Ironically titled Grace, the new play at the Cort is more about those fallen and falling from it than experiencing it in the time that we are given to spend with them. Good performances coupled with a passable script and gimmicky directorial choices make for a sufficient theatrical experience that could possibly translate better to film.
Sitting in the theater and looking up at the stage, it is difficult to say if this production’s flaws are in director Dexter Bullard’s interpretation of the script or inherent in the text itself. The argument over the existence or non-existence of God chases its own tail, a quality which is only exhausted by an incessantly rotating set, which moves at a creeping speed in alternating directions. This device is tacked on to the occasional scene overlap and staged rewind of physical action, which begin with a bang at the top of the piece and then peter out as an ill-used contrivance which works more to confuse and complicate an otherwise simple story and concept.
Playwright Craig Wright is arguing with himself over the matter of religious faith, and while there are moments that his characters speak for themselves, they are more often forced into the cornered perimeter of Wright’s own argument, confining them to the roles they must fulfill. That being said, his actors were able to find sufficient substance in his words to fuel some solid work.
Michael Shannon gives a relaxed and compelling performance with his interpretation of Sam, working naturally with the extreme deformities fate has given his character while creating a very believable NASA employee that lacks all signs of acting. For a Broadway debut, Shannon offers us the promise of future performances to come. Paul Rudd [above, left] is given the difficult job of making a delusional, pushy born-again someone that the audience can at least somewhat sympathize with, and almost does so through the bounding energy and blind optimism that he has to offer the part. Kate Arrington begins as a baby-crazy Sara, who quickly forgets the baby but maintains a somewhat resigned religious fervency that accepts her husband’s shared beliefs in a much calmer and simple manner. Rounding off with the most difficult character in the piece, Ed Asner [above, right] gives a natural breath to Karl, who is anything but a natural presence in the story. Taking on a god-like quality, though the character himself questions any such deity, Asner works with a thick German accent to create a warm center in an otherwise cold world, offering the hope that everything will work out in the end.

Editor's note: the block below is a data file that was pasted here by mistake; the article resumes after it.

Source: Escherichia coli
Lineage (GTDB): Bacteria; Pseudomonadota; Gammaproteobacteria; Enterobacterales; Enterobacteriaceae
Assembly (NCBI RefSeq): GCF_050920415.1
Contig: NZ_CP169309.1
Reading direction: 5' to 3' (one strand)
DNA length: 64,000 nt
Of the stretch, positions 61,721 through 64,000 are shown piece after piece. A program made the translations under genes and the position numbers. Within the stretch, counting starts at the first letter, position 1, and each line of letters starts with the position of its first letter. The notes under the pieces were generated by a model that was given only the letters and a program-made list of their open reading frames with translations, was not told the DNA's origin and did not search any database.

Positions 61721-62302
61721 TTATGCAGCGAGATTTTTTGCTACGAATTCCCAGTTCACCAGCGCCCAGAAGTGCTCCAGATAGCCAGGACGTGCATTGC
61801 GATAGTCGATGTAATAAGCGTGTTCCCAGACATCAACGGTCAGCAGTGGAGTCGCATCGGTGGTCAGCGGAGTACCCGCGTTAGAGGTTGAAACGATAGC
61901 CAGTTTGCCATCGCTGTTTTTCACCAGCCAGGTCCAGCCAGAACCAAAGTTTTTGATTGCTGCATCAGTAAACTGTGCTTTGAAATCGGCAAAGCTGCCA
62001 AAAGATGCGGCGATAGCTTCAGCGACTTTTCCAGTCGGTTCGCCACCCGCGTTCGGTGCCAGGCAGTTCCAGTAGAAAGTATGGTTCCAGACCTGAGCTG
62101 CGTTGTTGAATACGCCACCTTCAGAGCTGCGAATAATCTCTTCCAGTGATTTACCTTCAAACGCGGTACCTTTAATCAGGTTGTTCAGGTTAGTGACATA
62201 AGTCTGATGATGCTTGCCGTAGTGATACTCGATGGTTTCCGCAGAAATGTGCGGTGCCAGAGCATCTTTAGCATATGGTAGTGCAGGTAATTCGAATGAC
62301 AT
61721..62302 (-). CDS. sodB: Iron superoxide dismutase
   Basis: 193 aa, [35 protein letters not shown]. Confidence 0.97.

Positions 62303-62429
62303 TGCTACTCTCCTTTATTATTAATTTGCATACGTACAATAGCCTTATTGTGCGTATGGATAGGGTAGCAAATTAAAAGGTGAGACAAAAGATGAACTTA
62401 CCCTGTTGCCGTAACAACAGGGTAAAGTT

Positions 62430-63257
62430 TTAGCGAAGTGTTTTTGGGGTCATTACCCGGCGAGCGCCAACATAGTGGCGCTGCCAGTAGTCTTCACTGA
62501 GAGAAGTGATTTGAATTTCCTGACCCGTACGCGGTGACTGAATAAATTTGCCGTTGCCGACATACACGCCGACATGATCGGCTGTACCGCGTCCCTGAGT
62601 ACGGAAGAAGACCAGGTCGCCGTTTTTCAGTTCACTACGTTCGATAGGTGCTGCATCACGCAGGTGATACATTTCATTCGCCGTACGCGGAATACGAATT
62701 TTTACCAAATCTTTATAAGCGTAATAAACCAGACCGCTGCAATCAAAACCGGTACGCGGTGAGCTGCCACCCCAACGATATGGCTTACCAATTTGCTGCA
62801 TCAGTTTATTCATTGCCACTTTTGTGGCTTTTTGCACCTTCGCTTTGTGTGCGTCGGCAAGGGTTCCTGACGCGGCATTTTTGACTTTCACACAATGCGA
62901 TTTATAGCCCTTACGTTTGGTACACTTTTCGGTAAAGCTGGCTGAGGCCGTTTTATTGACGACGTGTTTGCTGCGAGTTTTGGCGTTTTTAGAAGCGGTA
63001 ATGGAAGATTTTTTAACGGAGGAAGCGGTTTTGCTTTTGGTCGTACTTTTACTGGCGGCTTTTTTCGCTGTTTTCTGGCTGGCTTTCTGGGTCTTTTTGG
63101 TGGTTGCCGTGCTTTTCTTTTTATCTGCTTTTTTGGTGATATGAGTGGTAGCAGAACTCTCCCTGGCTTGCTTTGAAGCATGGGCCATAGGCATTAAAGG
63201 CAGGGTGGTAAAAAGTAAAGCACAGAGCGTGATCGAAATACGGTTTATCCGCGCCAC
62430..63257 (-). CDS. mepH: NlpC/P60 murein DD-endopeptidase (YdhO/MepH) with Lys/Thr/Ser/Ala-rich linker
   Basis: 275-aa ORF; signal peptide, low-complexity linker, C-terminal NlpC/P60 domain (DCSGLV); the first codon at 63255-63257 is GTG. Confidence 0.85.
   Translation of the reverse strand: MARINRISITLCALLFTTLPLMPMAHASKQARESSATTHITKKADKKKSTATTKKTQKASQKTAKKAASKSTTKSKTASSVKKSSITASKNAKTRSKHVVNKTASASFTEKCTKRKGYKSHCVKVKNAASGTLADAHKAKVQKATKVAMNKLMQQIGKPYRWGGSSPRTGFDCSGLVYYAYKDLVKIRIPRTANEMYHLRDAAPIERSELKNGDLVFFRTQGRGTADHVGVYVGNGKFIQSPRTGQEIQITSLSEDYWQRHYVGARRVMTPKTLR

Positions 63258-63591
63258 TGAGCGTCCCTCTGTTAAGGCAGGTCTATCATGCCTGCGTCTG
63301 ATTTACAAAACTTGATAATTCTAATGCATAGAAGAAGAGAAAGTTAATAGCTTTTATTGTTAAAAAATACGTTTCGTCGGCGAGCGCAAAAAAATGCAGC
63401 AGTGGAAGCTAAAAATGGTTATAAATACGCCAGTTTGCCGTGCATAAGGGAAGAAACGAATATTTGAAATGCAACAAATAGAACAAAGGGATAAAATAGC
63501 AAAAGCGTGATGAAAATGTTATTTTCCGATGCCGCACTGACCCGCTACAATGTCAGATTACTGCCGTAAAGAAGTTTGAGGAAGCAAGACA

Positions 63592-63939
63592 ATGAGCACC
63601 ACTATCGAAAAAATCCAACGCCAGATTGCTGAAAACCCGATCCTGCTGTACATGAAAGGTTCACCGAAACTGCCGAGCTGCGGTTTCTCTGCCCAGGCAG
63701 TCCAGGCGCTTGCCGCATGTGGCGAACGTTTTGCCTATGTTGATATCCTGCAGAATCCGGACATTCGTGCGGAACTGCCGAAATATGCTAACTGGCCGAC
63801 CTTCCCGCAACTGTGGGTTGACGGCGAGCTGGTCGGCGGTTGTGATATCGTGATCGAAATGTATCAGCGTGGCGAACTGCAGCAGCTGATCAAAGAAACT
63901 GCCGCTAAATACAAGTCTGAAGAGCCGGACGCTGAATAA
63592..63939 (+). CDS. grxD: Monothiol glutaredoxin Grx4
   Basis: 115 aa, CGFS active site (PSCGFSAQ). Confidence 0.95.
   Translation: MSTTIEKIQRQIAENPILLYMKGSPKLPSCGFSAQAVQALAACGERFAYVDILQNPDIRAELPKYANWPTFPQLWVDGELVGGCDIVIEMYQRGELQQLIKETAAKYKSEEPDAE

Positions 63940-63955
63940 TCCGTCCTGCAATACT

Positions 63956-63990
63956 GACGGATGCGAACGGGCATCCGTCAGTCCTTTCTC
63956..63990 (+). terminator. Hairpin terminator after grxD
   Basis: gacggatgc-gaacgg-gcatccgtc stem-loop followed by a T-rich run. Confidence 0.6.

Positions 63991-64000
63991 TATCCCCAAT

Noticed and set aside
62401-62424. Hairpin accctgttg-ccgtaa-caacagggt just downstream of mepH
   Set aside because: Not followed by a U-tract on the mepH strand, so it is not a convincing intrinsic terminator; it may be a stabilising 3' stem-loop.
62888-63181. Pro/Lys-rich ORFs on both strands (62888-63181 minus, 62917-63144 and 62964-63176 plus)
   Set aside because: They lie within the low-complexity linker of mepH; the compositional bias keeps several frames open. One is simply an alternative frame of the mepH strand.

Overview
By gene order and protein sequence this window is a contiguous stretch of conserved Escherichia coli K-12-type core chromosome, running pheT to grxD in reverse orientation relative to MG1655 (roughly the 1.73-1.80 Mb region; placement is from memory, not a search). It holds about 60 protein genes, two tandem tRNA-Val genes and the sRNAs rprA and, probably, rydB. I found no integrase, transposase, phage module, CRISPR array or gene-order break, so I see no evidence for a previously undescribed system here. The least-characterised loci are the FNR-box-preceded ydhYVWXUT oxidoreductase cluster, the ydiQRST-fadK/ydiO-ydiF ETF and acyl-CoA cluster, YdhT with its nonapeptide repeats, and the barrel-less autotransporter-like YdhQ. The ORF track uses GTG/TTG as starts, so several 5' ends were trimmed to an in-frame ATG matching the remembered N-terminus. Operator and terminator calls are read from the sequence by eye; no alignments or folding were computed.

Deep questions relating to theology remain unanswered by this play, but beneath the tired arguments are some real human qualities that are recognizable and touching in their own rights. Grace is unlikely to be the play that you remember and think back on years from now, but it is a pleasant and somewhat challenging way to spend a night in the theater. - C. Jefferson Thom
The Cort Theatre is at 138 West 48th Street New York, NY 10036.
Mr. Thom lives in New York City and walks dogs, writes plays, and loves dissecting pop culture.